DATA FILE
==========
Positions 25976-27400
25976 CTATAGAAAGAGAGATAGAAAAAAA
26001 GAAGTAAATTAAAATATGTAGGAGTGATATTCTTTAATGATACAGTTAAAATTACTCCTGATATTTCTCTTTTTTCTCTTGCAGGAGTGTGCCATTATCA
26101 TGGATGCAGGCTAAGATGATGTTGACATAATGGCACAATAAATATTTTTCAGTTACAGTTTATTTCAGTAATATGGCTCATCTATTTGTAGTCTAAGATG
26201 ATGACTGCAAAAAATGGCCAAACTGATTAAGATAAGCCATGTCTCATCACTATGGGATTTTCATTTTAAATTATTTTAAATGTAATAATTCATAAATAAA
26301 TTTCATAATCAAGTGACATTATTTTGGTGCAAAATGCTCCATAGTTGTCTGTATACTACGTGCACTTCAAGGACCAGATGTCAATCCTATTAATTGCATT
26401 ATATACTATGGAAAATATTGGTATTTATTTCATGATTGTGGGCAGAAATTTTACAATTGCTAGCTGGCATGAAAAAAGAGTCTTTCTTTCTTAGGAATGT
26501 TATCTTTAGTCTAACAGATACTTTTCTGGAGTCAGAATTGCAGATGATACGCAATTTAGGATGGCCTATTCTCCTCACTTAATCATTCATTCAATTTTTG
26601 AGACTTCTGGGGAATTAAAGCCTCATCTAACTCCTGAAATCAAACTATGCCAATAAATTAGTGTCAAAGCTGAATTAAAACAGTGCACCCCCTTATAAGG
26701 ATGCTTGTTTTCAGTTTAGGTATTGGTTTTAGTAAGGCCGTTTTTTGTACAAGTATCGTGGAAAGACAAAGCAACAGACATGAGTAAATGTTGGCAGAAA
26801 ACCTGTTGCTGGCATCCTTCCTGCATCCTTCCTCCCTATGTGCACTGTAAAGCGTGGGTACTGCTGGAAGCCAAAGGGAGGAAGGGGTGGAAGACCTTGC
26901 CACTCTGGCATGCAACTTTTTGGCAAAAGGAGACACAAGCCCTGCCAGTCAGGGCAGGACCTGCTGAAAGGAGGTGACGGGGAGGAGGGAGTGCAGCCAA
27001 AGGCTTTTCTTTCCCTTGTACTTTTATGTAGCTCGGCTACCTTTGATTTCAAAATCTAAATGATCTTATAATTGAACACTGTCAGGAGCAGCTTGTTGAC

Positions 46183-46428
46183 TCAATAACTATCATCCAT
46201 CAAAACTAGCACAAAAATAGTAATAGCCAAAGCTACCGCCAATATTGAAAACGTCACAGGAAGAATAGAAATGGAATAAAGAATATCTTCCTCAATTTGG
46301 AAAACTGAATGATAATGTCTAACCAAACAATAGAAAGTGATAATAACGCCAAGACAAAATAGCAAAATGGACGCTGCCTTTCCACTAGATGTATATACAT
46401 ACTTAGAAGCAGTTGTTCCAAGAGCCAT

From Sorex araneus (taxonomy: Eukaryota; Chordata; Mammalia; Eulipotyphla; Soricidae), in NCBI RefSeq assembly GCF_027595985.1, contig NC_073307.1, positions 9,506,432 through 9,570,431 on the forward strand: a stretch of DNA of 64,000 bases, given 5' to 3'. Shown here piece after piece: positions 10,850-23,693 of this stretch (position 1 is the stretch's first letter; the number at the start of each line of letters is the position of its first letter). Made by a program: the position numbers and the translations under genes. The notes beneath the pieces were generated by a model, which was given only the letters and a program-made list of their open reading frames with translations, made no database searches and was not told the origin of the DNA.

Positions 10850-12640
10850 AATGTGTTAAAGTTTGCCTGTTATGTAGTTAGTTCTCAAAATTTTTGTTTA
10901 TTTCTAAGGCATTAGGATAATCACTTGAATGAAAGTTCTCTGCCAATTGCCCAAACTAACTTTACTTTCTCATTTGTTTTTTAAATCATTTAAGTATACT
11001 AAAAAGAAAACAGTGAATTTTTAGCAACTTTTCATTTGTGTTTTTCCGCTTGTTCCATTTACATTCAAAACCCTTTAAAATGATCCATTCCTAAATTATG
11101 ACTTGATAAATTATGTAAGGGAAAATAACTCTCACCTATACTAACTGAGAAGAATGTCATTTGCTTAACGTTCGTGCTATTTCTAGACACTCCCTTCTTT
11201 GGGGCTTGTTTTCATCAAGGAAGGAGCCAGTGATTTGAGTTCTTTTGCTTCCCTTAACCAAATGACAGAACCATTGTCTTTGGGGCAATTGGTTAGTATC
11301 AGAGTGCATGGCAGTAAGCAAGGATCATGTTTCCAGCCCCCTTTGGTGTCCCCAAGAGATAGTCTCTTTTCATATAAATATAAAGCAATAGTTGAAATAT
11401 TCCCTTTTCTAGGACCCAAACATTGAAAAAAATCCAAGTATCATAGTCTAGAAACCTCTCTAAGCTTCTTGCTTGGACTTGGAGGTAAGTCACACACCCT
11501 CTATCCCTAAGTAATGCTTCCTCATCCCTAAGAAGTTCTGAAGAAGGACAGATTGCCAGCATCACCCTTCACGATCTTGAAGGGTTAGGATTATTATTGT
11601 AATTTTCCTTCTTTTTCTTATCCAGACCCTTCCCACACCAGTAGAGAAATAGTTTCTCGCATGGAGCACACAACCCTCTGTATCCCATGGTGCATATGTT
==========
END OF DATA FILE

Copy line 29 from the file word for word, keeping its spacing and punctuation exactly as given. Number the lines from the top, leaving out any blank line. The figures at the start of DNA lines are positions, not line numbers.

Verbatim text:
11601 AATTTTCCTTCTTTTTCTTATCCAGACCCTTCCCACACCAGTAGAGAAATAGTTTCTCGCATGGAGCACACAACCCTCTGTATCCCATGGTGCATATGTT